Supreme Court skeptical of DOMA

Updated at 2:52 p.m. ET

Edie Windsor, the 83-year-old lesbian who sued the United States government for discriminatory treatment under the Defense of Marriage Act (DOMA), expressed optimism today that the Supreme Court will strike down the 17-year old law.

"I think it went beautifully," Windsor said from outside of the court after today's oral arguments in United States v. Windsor. "I thought the justices were gentle... they were direct, they asked all the right questions, but I didn't feel any hostility or any sense of inferiority. I felt we were very respected, and I think it's going to be good."

Windsor sued the government because under DOMA, it did not recognize her marriage to her late partner, Thea Spyer. "I am today an out lesbian who just sued the United States of America, which is kind of overwhelming for me," Windsor said today, adding that she felt thrilled and humbled by the experience.

DOMA, passed by Congress and signed by President Clinton in 1996, prohibits federal recognition of same-sex marriages. Both the First and Second Circuit Court of appeals have struck down a provision of the law (called Section 3) that denies federal benefits, like Social Security benefits or the ability to file joint tax returns, to same-sex couples legally married. Because of these lower court rulings, DOMA has been declared unconstitutional in some regions of the country but not others.

After living together in New York for more than four decades, Windsor and Spyer finally married in 2007, when Spyer became seriously ill. When Spyer died in 2009, she left Windsor her estate. Because DOMA didn't recognize their marriage -- even though the state of New York did -- the IRS hit Windsor with $363,053 in estate taxes.

In today's oral arguments, a majority of justices sounded skeptical of the law, according to CBS News' Jan Crawford. The justices, however, gave different rationales for their conclusion -- Justice Anthony Kennedy, for instance, focused on the concept of federalism. He said that DOMA put the federal government "at real risk of running in conflict with what has always been thought to be the essence of the state police power, which is to regulate marriage, divorce, custody."

The liberals on the court, meanwhile, focused on the concept of equal protection under the law. Justice Ruth Bader Ginsburg said that with DOMA in place, states that recognize same-sex marriage "offer two kinds of marriage -- the full marriage, and then this sort of skim milk marriage."

Windsor's attorney Roberta Kaplan, who argued Windsor's case before the court today, echoed her client's simple assessment of how the arguments went: "I think it was good."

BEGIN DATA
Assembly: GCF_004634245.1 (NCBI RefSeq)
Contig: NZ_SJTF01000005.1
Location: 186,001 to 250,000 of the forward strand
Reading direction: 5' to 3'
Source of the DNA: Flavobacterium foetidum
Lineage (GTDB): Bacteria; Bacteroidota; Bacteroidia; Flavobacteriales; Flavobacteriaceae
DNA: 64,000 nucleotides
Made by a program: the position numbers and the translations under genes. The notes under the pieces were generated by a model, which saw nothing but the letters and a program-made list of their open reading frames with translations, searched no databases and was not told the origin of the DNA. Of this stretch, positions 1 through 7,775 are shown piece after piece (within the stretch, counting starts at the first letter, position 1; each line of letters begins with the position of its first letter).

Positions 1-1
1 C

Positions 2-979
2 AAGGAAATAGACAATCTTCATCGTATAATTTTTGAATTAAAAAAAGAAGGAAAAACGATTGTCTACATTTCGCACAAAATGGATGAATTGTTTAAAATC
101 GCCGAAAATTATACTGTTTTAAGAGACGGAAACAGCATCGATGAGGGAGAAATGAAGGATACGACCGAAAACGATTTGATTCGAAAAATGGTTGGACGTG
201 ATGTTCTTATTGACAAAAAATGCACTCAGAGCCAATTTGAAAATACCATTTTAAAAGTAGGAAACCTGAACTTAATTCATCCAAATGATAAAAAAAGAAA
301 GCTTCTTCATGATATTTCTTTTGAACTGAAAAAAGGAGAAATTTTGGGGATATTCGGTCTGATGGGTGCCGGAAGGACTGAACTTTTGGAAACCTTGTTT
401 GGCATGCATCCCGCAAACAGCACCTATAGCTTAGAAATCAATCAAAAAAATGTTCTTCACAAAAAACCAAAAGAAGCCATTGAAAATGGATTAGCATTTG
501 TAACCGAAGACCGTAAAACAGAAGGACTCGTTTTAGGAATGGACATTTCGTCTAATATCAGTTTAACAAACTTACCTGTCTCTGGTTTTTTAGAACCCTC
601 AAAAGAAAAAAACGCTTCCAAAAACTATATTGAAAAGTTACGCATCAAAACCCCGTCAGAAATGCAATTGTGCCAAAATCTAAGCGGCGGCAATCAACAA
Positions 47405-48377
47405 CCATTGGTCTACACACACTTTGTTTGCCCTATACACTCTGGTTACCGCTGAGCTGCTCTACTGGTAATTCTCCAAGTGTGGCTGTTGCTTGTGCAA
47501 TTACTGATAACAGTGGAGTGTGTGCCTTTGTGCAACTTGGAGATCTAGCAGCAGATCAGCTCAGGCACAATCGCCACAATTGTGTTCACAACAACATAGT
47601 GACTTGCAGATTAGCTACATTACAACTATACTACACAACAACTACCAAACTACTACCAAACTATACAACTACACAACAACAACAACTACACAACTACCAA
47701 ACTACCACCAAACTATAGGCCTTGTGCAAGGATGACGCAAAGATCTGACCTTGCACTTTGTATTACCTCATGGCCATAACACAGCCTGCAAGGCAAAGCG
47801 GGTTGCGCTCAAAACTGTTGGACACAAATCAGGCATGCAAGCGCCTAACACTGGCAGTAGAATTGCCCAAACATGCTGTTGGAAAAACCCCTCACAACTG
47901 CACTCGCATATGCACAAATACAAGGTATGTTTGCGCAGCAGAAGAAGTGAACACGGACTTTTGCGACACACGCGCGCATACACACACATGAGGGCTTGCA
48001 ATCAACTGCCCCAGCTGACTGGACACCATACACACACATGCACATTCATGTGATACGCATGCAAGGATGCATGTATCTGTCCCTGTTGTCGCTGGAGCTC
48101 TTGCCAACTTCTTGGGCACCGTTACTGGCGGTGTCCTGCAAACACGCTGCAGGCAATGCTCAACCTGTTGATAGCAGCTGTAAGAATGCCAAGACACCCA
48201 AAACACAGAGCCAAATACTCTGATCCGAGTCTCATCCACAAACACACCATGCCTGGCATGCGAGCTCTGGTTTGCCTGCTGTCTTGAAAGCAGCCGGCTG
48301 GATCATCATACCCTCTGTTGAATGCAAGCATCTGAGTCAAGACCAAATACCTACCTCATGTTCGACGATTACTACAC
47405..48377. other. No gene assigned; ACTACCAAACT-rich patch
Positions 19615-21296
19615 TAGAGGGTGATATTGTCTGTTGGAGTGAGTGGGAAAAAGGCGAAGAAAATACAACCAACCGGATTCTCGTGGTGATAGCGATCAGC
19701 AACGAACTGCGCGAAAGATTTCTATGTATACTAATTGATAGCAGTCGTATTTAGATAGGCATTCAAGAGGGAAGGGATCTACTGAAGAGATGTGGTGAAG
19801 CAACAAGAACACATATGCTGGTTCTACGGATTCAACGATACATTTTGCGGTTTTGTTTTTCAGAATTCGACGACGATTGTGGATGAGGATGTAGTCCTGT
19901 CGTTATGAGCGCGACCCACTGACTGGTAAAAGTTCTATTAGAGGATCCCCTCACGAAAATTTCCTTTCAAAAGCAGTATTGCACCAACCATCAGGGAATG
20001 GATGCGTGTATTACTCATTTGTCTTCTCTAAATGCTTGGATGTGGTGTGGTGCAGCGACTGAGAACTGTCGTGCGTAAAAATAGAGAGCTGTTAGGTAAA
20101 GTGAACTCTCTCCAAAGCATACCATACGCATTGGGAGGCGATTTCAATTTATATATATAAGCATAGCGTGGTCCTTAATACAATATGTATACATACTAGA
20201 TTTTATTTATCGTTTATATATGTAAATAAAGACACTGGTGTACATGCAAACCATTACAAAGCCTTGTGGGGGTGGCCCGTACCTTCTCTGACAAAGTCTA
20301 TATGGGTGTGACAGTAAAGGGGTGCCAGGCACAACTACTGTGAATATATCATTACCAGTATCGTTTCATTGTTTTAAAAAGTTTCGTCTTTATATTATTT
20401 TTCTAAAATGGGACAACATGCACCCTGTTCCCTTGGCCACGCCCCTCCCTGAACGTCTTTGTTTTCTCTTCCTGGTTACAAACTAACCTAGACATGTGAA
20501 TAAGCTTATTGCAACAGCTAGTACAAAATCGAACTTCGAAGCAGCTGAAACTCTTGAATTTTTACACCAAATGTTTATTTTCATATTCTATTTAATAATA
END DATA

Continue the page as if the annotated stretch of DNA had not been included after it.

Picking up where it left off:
"We are very hopeful they will affirm the decision of the courts below," Kaplan said, declining to make any predictions as to how the court would rule.

James Essex, director of the LGBT project at the American Civil Liberties Union, noted that DOMA impacts around 1,100 federal laws, including veterans' benefits, family medical leave and tax laws. He noted that there are 130,000 married same-sex couples in the United States today.

DOMA, Essex said, "requires the federal government to treat those 130,000 couples as unmarried... [Windsor] was treated as unmarried despite her 44 years together with the woman who became her spouse. For the federal government to pretend their marriage didn't exist is unfair and it's un-American."

The court today also considered whether it even had jurisdiction in Windsor's case. It may decide that it doesn't, since both sides in the case -- Windsor and the federal government -- agree the law is unconstitutional. Since the Obama administration has refused to defend the law (and, in fact, argued against it in court today), the Bipartisan Leadership Advisory Group (BLAG) is defending the law on on behalf of House Republicans.

Kaplan, Windsor's lawyer, said she was confident the Supreme Court would rule on the merits of the case, rather than dismissing it. "Even if they don't, I think everyone agrees that Edie gets her money back," she said.

The justices critically asked the U.S. government's attorneys why they were enforcing the law, even as they argue in court that it's unconstitutional. "I'm wondering if we're living in this new world where the attorney general can simply decide, yeah, it's unconstitutional, but it's not so unconstitutional that I'm not willing to enforce it," Justice Antonin Scalia said.

Yesterday, the Supreme Court heard arguments in a separate case pertaining to same-sex marriage, Hollingsworth v. Perry. That case gives the court the opportunity to recognize marriage as a constitutionally-protected right for all couples, gay or straight. However, in yesterday's arguments, the justices seemed hesitant to make any bold moves.

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